IDEUM partneris Latvijas Universitātes Literatūras, folkloras un mākslas institūts sadarbībā ar Rīgas Tehnisko universitāti aicina uz semināru "Public spaces: new forms of digital discourse(?)" ("Publiskās telpas: jaunas digitālā diskursa formas(?)"), kuru vadīs Stjuarts Danns no Londonas Karaliskās koledžas (King's College London).
Seminārs sāksies plkst. 10.00 un ilgs aptuveni pusotru stundu. Seminārs notiks Latviešu folkloras krātuves lasītavā, 5. stāvā (Latvijas Nacionālās bibliotēka, Mūkusalas ielā 3).
Public spaces: new forms of digital discourse(?)
Public spaces, especially but not exclusively in cities, have long been sites of protest, celebration, conflict and cohesion. The forms of social discourse they enable has a history of theorisation that is almost as long: from Jurgen Habermas to Henri Lefevbre and Marx, the idea of the public realm as a place where space is “socially constructed” is familiar to both digital humanists and urban planners.
In this seminar, we will consider what it means to “digitise” public spaces. The importance of this topic was bought into sharp relief in 2021 during the ‘Black Lives Matter” protests, some of which, in the UK at least, focused on public statuary and architecture which exemplified supposed “imperial” or “colonial” readings of history. These protests carried on in parallel in the digital realm: on Twitter and Facebook, on other social media and on multimedia content platforms. We will look at the Strand/Aldwych development programme in London as a case study.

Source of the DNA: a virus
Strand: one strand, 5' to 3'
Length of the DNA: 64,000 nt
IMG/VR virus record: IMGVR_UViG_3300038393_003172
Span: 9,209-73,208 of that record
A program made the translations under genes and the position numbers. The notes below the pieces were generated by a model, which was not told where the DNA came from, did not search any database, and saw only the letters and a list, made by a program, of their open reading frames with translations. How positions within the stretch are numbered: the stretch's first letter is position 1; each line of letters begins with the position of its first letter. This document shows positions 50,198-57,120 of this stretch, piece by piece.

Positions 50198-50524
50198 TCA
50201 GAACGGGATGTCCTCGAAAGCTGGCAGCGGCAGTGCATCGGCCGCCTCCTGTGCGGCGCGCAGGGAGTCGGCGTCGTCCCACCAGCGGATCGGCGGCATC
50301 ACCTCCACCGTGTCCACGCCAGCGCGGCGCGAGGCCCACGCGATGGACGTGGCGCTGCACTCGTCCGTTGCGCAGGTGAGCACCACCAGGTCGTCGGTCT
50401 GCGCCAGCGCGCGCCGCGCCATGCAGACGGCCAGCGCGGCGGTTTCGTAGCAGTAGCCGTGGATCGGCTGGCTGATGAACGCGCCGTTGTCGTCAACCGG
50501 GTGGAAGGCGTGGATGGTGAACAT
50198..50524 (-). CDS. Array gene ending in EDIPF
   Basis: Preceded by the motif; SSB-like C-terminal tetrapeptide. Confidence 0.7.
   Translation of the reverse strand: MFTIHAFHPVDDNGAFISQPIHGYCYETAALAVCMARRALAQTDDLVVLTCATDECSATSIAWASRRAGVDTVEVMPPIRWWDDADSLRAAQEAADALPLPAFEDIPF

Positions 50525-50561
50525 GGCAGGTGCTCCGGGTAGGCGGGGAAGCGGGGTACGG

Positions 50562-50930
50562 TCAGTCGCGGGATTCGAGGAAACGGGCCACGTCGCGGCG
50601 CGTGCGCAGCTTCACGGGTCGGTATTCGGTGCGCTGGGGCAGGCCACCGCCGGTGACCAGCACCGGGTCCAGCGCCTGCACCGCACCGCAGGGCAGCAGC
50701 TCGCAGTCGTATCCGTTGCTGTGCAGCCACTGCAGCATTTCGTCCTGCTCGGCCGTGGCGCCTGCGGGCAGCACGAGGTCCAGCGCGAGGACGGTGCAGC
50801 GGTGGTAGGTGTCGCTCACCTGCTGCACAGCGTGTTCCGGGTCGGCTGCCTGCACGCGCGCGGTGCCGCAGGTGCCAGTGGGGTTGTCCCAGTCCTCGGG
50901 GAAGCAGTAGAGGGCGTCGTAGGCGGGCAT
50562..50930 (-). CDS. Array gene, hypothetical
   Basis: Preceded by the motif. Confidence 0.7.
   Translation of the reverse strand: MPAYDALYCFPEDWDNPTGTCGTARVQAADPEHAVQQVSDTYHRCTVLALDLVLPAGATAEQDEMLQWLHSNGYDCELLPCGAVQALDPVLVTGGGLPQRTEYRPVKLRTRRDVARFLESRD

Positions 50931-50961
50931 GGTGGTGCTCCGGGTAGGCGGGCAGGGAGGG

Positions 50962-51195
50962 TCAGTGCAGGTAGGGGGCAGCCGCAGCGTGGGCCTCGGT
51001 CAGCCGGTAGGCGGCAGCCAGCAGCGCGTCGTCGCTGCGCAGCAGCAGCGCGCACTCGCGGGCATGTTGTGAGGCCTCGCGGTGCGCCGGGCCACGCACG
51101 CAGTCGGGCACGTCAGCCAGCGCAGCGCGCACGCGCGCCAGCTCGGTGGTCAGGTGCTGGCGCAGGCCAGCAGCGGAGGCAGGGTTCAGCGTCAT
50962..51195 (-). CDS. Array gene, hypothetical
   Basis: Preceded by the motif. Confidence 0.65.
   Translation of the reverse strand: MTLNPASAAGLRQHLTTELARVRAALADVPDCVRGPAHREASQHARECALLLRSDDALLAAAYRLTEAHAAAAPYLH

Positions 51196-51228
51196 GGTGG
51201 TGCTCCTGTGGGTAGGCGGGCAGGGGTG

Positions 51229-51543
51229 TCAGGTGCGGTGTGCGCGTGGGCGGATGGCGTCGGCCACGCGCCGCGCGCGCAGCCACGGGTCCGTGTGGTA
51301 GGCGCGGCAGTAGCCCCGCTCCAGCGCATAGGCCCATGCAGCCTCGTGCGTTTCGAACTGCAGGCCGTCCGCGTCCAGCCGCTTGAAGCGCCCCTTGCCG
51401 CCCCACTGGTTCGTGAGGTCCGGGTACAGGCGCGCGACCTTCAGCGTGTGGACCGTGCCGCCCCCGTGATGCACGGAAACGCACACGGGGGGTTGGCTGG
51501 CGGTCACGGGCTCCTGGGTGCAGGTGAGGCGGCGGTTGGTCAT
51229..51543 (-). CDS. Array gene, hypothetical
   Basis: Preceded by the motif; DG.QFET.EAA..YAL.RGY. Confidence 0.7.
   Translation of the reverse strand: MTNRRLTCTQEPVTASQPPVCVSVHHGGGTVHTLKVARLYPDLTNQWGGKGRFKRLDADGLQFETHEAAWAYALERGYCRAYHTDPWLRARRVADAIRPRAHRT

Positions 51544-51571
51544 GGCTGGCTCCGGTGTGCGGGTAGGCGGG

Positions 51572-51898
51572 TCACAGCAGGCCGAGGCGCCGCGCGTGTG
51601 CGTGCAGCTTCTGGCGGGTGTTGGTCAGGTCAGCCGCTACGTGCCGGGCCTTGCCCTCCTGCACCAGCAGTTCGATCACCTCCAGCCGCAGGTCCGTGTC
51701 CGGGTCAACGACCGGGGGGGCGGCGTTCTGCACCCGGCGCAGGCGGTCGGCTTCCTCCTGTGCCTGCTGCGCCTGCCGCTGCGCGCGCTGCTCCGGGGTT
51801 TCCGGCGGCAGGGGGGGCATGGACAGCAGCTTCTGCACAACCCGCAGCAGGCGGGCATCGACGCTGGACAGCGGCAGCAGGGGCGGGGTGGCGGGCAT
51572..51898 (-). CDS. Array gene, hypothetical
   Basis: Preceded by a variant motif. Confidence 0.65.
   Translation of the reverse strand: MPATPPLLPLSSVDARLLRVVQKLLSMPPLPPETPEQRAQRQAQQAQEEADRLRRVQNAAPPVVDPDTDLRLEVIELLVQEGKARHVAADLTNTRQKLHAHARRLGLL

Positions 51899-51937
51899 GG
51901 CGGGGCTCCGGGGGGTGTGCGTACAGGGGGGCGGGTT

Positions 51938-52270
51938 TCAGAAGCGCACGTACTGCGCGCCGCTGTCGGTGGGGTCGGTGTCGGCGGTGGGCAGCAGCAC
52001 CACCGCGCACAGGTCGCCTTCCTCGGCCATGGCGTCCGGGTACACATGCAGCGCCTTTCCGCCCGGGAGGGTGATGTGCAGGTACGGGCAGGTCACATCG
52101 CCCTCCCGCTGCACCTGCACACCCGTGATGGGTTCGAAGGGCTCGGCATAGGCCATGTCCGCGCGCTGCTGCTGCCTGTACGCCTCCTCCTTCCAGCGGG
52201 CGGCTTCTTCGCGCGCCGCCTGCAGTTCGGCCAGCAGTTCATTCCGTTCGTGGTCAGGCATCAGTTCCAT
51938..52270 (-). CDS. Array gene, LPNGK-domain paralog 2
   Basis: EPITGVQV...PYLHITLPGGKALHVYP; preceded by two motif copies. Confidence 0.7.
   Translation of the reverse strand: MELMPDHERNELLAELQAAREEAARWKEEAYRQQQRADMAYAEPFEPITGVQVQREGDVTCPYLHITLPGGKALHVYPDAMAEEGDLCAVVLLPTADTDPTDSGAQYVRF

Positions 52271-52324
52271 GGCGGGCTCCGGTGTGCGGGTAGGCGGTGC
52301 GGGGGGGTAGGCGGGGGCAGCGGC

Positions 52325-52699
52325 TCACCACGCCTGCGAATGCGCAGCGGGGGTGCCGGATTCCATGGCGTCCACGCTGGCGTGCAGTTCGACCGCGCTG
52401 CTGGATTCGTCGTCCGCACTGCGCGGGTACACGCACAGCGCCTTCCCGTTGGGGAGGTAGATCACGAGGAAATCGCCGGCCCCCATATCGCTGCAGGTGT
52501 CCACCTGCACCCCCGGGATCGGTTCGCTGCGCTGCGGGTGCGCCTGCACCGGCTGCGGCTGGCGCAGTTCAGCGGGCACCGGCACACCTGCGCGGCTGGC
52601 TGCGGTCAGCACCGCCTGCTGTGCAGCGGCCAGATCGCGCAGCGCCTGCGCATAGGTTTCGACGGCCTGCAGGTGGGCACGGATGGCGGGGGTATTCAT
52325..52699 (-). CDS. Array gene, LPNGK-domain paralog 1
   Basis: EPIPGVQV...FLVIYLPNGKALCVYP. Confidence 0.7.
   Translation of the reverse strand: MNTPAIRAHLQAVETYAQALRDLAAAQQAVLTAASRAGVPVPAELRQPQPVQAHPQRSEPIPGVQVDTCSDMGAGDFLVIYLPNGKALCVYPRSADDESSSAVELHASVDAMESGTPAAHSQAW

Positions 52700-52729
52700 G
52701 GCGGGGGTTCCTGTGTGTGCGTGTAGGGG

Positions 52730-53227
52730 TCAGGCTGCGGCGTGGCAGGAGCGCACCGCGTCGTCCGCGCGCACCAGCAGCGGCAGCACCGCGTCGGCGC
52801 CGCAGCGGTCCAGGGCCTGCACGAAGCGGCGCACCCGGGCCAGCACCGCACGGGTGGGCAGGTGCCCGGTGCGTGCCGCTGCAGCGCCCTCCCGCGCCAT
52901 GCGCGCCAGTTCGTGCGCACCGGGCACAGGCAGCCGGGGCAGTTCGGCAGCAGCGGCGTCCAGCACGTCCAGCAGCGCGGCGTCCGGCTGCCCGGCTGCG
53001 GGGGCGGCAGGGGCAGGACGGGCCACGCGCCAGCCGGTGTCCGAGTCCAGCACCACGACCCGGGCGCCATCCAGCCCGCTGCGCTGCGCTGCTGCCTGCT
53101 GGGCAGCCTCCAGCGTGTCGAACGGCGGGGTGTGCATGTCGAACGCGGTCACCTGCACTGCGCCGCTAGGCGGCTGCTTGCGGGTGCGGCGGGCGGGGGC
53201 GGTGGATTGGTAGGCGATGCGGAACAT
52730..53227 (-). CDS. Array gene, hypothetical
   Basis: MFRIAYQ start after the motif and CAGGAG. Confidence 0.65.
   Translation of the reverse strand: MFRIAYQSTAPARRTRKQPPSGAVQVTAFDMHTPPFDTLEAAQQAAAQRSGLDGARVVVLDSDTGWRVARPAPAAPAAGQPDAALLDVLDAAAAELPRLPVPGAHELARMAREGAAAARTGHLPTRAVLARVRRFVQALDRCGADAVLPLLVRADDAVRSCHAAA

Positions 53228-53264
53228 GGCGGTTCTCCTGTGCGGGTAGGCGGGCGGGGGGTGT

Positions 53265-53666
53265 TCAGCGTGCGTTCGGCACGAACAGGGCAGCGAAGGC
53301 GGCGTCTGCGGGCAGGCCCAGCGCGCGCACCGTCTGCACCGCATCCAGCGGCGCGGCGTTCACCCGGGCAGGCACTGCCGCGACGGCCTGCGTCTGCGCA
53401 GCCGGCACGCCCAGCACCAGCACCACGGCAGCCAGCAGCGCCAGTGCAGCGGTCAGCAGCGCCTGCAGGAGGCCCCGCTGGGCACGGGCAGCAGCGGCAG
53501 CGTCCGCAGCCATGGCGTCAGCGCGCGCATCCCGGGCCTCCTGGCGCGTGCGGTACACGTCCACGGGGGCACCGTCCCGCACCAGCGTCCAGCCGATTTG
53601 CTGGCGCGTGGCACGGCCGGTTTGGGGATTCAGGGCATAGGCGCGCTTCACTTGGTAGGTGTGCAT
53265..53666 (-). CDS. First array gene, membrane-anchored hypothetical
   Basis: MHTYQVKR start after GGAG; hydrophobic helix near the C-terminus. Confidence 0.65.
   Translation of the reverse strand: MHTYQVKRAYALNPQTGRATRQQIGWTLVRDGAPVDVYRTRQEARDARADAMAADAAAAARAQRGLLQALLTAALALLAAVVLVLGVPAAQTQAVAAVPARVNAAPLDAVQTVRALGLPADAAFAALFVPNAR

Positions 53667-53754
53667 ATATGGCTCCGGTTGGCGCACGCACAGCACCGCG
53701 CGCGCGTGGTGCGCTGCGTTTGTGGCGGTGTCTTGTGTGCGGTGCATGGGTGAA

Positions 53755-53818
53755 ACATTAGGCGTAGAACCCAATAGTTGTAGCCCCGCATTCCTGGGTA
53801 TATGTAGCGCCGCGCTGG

In this seminar, we will explore what it means to “digitize” public spaces in this way. Before the seminar, you are invited to consider the following questions, and come prepared with some reflections on them:
1) What types of public spaces are there? How do we categorise and define them?
2) What happens in these spaces?
3) How are the events and processes which occur in them mirrored online?
4) What possibilities does the digital world hold for enabling creativity, practice and research derived from public spaces?
Stuart Dunn is Professor of Spatial Humanities at King's College London. He started out as an archaeologist, with interests in the history of cartography, digital approaches to landscape studies, and spatial humanities. He currently works on projects in spatial narrative theory, critical GIS, Cypriot cultural heritage, and the archaeology of mobility. Stuart gained an interdisciplinary PhD on Aegean Bronze Age dating methods and palaeovolcanology from the University of Durham in 2002, conducting fieldwork in Melos, Crete and Santorini.
Seminārs tiek rīkots projektu "Digitālie resursi humanitārajām zinātnēm: Integrācija un attīstība" (VPP-IZM-DH-2020/1-0001) un "Identitāšu ainavas: VPP-LETONIKA-2021/1-0008).